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Vitamin D Supplements Can Reduce Severe Asthma Attacks

Health In Focus   - G J E 4
Highlights:
  • Asthma is a chronic lung disease characterized by recurrent attacks of breathlessness and wheezing.
  • Low vitamin D levels have been linked to increased asthma attacks.
  • Vitamin D supplementation in addition to standard asthma treatment reduced the risk of severe asthma.
New evidence from randomized trials now reveals that taking an oral vitamin D supplement in addition to standard asthma medication is likely to reduce severe asthma attacks.
Vitamin D Supplements Can Reduce Severe Asthma Attacks
Vitamin D Supplements Can Reduce Severe Asthma Attacks
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The potential of vitamin D in asthma management has been of much interest, as low vitamin D levels have been linked to increased asthma attacks. Role of vitamin D supplementation has been tested in clinical trials, especially by its effect on acute and severe attacks of asthma, the symptoms and any change in the lung function among all age groups suffering from asthma.

‘An oral vitamin D supplementation reduced the risk of severe asthma attacks requiring hospital admission or emergency department attendance from 6% to around 3%.’
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Asthma

Asthma is a disease condition that affects the airways. The disease is often associated with breathlessness and wheezing that occur at recurrent intervals and vary in frequency and severity. It attacks all age groups but often starts in childhood.
  • Around the world, it is estimated that 300 million people suffer from asthma, by the year 2025 this figure may rise to 400 million.
  • In India, rough estimates indicate a prevalence of between 10% and 15% in 5-11-year old children.
  • World-wide, the economic costs associated with asthma are estimated to exceed those of tuberculosis (TB) and HIV/AIDS combined.
  • The burden of the disease is worrying and WHO experts are struggling to understand why rates world-wide are, on average, rising by 50% every decade.
The team of Cochrane researchers found seven trials involving 435 children and two studies, involving 658 adults.

The study participants were ethnically diverse, reflecting the broad range of global geographic settings, involving Canada, India, Japan, Poland, the UK, and the US The majority of people recruited to the studies had mild to moderate asthma, and a minority had severe asthma.

Most people continued to take their usual asthma medication while participating in the studies. The studies lasted for between six and 12 months.

Study Findings
  • An oral vitamin D supplementation reduced the risk of severe asthma attacks requiring hospital admission or emergency department attendance from 6% to around 3%.
  • Vitamin D supplementation reduced the rate of asthma attacks needing treatment with steroid tablets from 0.44 to 0.28 attacks per person per year.
  • But vitamin D did not improve lung function or day-to-day asthma symptoms.
  • There was no increase in the risk of side effects at doses of the vitamin D that were tested.
The Cochrane Review's lead author, Professor Adrian Martineau from the Asthma UK Centre for Applied Research, Queen Mary University of London, said, "This is an exciting result, but some caution is warranted. First, the findings relating to severe asthma attacks come from just three trials: most of the patients enrolled in these studies were adults with mild or moderate asthma. Further vitamin D trials in children and adults with severe asthma are needed to find out whether these patient groups will also benefit. Second, it is not yet clear whether vitamin D supplements can reduce risk of severe asthma attacks in all patients, or whether this effect is just seen in those who have low vitamin D levels to start with. Further analyses to investigate these questions are on-going, and results should be available in the next few months."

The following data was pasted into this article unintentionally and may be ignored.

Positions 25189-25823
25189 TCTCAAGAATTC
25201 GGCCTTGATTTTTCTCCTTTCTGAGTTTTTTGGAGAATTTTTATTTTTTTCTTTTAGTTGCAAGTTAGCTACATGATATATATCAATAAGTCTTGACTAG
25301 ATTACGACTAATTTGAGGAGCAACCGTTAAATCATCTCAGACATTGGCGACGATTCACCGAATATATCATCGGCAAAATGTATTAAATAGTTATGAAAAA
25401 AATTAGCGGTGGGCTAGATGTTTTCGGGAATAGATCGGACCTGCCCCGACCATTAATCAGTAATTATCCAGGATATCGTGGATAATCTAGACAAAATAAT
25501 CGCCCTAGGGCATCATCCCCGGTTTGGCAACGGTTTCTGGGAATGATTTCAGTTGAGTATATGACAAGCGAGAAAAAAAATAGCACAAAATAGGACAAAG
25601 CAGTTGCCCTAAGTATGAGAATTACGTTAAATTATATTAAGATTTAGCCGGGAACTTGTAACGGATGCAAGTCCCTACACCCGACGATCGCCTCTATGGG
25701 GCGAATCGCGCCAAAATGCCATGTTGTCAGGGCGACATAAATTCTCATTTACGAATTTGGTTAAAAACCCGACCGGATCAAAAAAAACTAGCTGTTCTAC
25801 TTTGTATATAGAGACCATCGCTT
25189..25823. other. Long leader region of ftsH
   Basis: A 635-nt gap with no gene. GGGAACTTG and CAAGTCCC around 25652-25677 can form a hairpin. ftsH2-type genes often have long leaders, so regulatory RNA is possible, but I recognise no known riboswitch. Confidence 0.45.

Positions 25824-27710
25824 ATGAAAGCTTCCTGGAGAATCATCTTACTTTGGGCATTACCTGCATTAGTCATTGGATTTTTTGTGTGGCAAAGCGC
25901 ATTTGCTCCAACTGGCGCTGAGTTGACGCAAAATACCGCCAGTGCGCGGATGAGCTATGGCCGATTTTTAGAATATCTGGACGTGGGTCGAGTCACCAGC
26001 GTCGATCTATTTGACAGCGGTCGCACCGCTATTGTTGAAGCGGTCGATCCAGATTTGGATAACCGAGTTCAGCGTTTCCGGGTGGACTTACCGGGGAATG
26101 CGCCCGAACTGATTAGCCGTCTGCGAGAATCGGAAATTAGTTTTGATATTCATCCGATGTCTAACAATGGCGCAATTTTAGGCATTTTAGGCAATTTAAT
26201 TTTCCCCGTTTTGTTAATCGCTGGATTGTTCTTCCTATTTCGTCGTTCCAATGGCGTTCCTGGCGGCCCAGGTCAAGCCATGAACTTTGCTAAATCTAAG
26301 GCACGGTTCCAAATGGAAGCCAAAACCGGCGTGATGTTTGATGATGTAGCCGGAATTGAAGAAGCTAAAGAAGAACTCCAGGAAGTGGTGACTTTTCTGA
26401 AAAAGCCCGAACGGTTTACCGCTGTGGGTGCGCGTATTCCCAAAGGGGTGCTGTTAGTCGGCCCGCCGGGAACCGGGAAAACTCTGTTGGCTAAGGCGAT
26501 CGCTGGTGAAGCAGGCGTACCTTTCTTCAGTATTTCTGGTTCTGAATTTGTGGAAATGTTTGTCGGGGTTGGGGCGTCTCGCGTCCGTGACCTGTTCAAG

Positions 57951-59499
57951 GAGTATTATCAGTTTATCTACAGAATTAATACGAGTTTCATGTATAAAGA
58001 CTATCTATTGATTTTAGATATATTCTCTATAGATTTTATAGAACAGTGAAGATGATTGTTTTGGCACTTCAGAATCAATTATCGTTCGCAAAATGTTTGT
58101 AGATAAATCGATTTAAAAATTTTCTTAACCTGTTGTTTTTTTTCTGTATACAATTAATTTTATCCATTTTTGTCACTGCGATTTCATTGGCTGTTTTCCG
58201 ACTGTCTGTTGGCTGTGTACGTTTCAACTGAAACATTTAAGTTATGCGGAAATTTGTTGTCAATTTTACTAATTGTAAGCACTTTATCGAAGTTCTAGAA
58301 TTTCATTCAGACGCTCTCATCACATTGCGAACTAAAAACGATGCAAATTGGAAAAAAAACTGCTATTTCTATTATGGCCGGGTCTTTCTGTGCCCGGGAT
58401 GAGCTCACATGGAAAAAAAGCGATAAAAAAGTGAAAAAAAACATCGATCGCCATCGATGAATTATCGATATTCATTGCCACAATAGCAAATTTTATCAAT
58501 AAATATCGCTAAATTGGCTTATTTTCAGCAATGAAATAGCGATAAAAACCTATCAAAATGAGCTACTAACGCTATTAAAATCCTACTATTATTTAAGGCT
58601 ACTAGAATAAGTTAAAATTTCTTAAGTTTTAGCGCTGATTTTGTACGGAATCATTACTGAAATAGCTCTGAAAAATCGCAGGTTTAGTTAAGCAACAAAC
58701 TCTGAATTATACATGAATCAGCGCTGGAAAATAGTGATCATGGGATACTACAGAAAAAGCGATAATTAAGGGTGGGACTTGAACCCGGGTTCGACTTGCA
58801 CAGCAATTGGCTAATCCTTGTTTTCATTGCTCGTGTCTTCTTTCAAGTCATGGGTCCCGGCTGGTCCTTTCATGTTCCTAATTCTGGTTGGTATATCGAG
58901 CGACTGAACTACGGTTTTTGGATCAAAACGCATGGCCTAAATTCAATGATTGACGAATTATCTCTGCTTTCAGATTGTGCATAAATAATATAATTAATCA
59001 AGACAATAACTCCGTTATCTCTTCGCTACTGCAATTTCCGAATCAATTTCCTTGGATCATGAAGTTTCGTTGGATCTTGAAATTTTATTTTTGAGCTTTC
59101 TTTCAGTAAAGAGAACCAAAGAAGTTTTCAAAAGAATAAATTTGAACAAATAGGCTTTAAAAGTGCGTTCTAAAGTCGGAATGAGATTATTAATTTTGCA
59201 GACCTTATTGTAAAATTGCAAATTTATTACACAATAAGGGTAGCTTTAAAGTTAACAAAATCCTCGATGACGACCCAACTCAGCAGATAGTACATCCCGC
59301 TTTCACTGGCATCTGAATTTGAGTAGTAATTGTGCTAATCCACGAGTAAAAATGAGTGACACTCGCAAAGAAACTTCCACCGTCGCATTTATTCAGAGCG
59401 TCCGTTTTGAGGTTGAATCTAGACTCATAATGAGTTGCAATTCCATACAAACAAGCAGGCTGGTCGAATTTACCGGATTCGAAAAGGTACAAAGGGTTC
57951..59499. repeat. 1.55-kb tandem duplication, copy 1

He also pointed out that in the study, vitamin D was added on to asthma medication the patients were already taking. He explained: "We don't want people giving up taking their asthma treatment."

He also warned against taking vitamin D without advice.

"Going to see your GP is a key part of the message we want to give - I don't think it would be appropriate to just start taking vitamin D without knowing whether you have vitamin D deficiency or not and we don't yet know what the threshold of vitamin D is below which you will have a benefit."

More About Vitamin D
  • Vitamin D is a fat-soluble vitamin that is naturally present in foods like fish oil, fatty fish, mushrooms, egg yolks.
  • When ultraviolet rays of the sun strike the skin, vitamin D synthesis in our body begins, this is our source of vitamin D and hence the name "sunshine vitamin".
  • It is also available as a dietary supplement or as Vitamin D fortified food products such as cereals, juice and milk.
  • Vitamin D promotes calcium absorption and prevents rickets (softening and weakening of bones in children) in children, while preventing osteoporosis and osteomalacia in adults.
  • It also helps in cell growth, neuromuscular and immunological function
  • Serum concentration of 25(OH)D is the best indicator of vitamin D status.
The Cochrane review has been published in the Cochrane Library.

Reference
  1. Vitamin D - (https:ods.od.nih.gov/factsheets/VitaminD-HealthProfessional/)
Source: Medindia
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